When the Incas arrived in the Cañete valley they found it fiercely defended by the Guarco (Huarco) people who lived there. It took future emperor Túpac Yupanqui years to subdue them, even going as far as to temporarily recreate the imperial capital of Cusco nearby as a base to attack from, moving the empire’s army there in the process. There were Huarco fortresses dotted across the fertile valley, and these fiercely defensive people had 20,000 warriors at their disposal, reading to die for their freedom – but life for the Huarco wasn’t always like this.
Jutting out into the Pacific Ocean in what is now the port town of Cerro Azul is a rocky outcrop with a sheer drop into the sea below. The land slopes down a little as you move away from the ocean before rising again to form a rocky hill.
Facing away from the hill in the dip between it and the upward slope to the edge of the cliffs, you have the sea, although not visible, in front of you.
The modern town, the pier and the wide bay is down the side of the slope to the right, all visible and picture perfect.
But to the left, in an amphitheatre formed by the cliffs on which a lighthouse sits and the tall dark brown hill, an area that also slopes down to the sea on the opposite side of the outcrop – are the remains of a once bustling, wealthy and important city in ancient times.
Little is left now, this city has met the same fate as most others of the Peruvian coast that were made out of mud and sand brick. Time has taken its toll and the dozens of pyramid temples, walls and administrative buildings have taken on a ‘melted’ look. A keen eye can still make out the outlines of the many pyramids that surround you, a less keen eye can suffice with the literally tonnes of fragments of pottery, fishing nets and cloth that sit in the sands, sands that are obviously out of place on top of a rocky hill.
Left unprotected by Peruvian authorities, some still come out here to dig holes in the huacas or pyramidal structures, and sometimes they find a mummy wrapped in fine cloth that they are able to sell. In the hole they leave destroyed the remains of bones and the lesser cloth that wrapped the funerary bundle.
Only in Peru, land of a billion ruins and ancient cultures, would such an amazing archaeological site be left to deteriorate into powdery sand, and only in Peru can people with an interest in the past climb a hill to wander through a city hundreds of years old, hold shards of beautifully decorated pottery that should be priceless exhibits, and examine metres of ancient cloth woven before the arrival of the Spanish in Peru.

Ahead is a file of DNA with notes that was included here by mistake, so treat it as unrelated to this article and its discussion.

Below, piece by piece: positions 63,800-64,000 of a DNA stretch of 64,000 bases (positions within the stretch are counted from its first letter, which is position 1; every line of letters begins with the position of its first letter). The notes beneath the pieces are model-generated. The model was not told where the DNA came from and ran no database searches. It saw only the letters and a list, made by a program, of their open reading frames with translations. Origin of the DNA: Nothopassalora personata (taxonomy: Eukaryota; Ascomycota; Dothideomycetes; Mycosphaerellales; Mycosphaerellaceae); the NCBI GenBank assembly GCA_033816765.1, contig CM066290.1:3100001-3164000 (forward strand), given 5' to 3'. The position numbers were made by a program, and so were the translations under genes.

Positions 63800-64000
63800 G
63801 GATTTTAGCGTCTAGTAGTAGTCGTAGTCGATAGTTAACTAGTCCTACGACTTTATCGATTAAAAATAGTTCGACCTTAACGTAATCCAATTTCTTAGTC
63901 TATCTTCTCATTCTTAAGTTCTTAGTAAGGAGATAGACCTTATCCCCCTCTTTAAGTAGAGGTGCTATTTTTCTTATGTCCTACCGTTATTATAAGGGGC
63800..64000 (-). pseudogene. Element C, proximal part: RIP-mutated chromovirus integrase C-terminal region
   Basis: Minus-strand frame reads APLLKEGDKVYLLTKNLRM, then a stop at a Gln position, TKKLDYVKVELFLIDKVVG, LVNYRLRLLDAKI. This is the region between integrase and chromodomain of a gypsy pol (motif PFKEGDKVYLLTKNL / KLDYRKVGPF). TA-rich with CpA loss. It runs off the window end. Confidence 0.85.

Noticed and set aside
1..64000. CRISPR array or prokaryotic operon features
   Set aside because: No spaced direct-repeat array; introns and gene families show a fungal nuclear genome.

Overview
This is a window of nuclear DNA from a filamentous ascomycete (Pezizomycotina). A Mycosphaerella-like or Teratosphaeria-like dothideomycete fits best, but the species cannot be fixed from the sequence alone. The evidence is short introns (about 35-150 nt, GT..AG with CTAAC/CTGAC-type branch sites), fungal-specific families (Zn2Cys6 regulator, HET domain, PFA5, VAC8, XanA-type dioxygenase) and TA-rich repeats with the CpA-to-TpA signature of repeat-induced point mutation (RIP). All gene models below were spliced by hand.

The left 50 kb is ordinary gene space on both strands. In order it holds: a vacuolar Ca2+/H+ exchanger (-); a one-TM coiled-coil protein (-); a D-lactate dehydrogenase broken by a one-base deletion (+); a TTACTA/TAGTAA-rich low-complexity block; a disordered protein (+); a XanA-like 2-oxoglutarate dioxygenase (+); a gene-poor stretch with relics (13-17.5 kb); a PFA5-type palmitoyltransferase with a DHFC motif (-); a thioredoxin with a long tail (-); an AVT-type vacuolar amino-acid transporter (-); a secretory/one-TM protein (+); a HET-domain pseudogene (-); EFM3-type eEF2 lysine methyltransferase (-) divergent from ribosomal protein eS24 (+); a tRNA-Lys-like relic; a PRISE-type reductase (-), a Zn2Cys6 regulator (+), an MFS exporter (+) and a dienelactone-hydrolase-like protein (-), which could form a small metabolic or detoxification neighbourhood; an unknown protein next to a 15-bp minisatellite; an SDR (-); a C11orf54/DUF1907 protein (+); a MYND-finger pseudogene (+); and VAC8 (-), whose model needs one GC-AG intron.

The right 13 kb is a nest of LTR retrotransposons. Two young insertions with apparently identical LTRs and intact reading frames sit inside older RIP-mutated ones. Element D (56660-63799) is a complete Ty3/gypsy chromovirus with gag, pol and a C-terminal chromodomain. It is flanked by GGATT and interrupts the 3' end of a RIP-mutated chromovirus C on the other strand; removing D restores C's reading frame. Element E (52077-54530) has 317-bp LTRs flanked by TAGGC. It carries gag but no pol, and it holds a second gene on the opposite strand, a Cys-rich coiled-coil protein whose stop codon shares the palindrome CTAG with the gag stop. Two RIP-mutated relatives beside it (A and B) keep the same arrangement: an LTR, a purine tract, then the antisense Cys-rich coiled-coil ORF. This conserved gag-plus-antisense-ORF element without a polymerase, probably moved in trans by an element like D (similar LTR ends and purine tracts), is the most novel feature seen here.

Guarco independence from the expanding Incas ended here around 1470 with celebrations in honour of the agreement reached with Túpac Yupanqui that was to see a partial retaining of sovereignty, a prize earlier awarded to the Chincha. It was all a deception though – as a religious ceremony took place honouring the sea, the Inca army moved in on the distracted Guarco, knocking out their defenses one by one and capturing their ceremonial centres and cities like Vilcahuasi and here in Cerro Azul. (Read about the conquest here)
But just as the Guarco culture ended at Cerro Azul, it also began here. Where the ruins are now, a fishing community grew up. By trading fish with those further inland for grain, they became wealthy and dominant. A ceremonial and urban centre sprung up that had a peaceful influence over the Cañete valley and its rich fertile farmland. When aggressors from the mountains began encroaching on this fertile land, the people of the valley were forced to organise themselves into a confederation that was based in Cerro Azul. The Huarco confederation, as modern day investigators refer to it, fortified the valley and kept an army to defend it, forced by circumstance to become a defensive warrior people. Increasing wealth and power meant a small kingdom grew out of this confederation, with various cities and ceremonial sites, that stretched from Mala in the north, to the edge of Chincha territory in the south and to Lunahuaná at the foot of the Andes.
After the Inca Conquest
The eyes of the entire Inca empire were on the newly captured territory. To get the job done, Tupac Yupanqui had been forced to set up a seat of power, another Cusco, nearby and live there for years with his army and generals, and many of the Inca elite and their families. All for the pesky and minuscule kingdom of the Huarco.
On entering Cerro Azul with his army, Tupac Yupanqui immediately ordered the construction of a magnificent and dominant building. Spanish chronicler Pedro Cieza de León explains that it was a “fortress”, though the Spanish often mistook sun temples and palaces at the tops of mountains and hills as “fortresses”.
The building was said to be the most spectacular and magnificent in all Peru. The brickwork was perfect, the doors impressive and the interior rooms and patios large. A perfect stone staircase is said to have led down the shear cliff to the sea, and the way in which the waves of the sea pounded at the cliffs, stairs and buildings left the observed astonished and unable to fathom how such a thing was constructed.
It sounds plausible considering Tupac Yupanqui had a huge workforce at his disposition, as well as the greatest minds from Cusco with him in his temporary capital.
Unfortunately, the bricks were not as huge as those at sites such as Sacsayhuamán and they were removed and taken to Lima during the early years of the Spanish colony there. In Lima they were used as foundation stones and material to rebuild after earthquakes. Whatever was left has probably fallen into the sea, spare a few bricks here and there: